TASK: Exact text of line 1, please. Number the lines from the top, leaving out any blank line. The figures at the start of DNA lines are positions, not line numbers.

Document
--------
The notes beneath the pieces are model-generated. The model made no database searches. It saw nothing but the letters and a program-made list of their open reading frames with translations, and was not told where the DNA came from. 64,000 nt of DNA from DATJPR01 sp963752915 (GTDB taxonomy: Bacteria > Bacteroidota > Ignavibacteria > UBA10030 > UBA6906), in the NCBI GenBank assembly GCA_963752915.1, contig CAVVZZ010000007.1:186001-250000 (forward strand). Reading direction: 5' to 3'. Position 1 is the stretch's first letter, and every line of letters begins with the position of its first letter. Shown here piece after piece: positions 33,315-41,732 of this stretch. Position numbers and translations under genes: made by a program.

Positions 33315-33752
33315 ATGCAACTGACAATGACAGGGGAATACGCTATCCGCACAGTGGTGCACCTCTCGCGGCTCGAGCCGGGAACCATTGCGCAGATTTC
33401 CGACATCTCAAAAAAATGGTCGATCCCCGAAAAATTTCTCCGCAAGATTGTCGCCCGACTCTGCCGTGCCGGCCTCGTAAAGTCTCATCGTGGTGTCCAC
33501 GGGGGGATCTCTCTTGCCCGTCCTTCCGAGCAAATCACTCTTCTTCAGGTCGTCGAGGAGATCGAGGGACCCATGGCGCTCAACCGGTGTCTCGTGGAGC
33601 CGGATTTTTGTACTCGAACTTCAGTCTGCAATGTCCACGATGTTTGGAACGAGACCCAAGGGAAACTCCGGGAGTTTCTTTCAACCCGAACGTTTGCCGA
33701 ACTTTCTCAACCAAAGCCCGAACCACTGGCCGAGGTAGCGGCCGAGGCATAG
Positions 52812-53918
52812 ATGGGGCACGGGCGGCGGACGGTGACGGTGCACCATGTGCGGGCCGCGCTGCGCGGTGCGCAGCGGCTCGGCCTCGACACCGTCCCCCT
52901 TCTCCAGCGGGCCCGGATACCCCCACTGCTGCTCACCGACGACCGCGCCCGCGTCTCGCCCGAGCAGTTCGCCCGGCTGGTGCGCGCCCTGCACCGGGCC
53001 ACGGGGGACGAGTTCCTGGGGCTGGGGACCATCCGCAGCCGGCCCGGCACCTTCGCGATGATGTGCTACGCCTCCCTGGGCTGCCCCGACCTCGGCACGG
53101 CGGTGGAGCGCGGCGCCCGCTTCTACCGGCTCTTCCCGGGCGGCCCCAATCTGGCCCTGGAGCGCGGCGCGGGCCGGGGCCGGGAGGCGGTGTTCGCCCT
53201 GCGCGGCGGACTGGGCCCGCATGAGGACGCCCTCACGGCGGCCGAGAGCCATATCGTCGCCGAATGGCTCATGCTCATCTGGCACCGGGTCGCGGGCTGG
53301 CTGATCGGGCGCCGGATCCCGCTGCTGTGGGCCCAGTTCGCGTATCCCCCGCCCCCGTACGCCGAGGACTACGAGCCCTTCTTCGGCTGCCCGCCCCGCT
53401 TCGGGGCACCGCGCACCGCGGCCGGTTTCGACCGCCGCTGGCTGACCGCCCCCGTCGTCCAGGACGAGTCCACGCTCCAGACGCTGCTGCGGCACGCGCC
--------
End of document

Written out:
The notes beneath the pieces are model-generated. The model made no database searches. It saw nothing but the letters and a program-made list of their open reading frames with translations, and was not told where the DNA came from. 64,000 nt of DNA from DATJPR01 sp963752915 (GTDB taxonomy: Bacteria > Bacteroidota > Ignavibacteria > UBA10030 > UBA6906), in the NCBI GenBank assembly GCA_963752915.1, contig CAVVZZ010000007.1:186001-250000 (forward strand). Reading direction: 5' to 3'. Position 1 is the stretch's first letter, and every line of letters begins with the position of its first letter. Shown here piece after piece: positions 33,315-41,732 of this stretch. Position numbers and translations under genes: made by a program.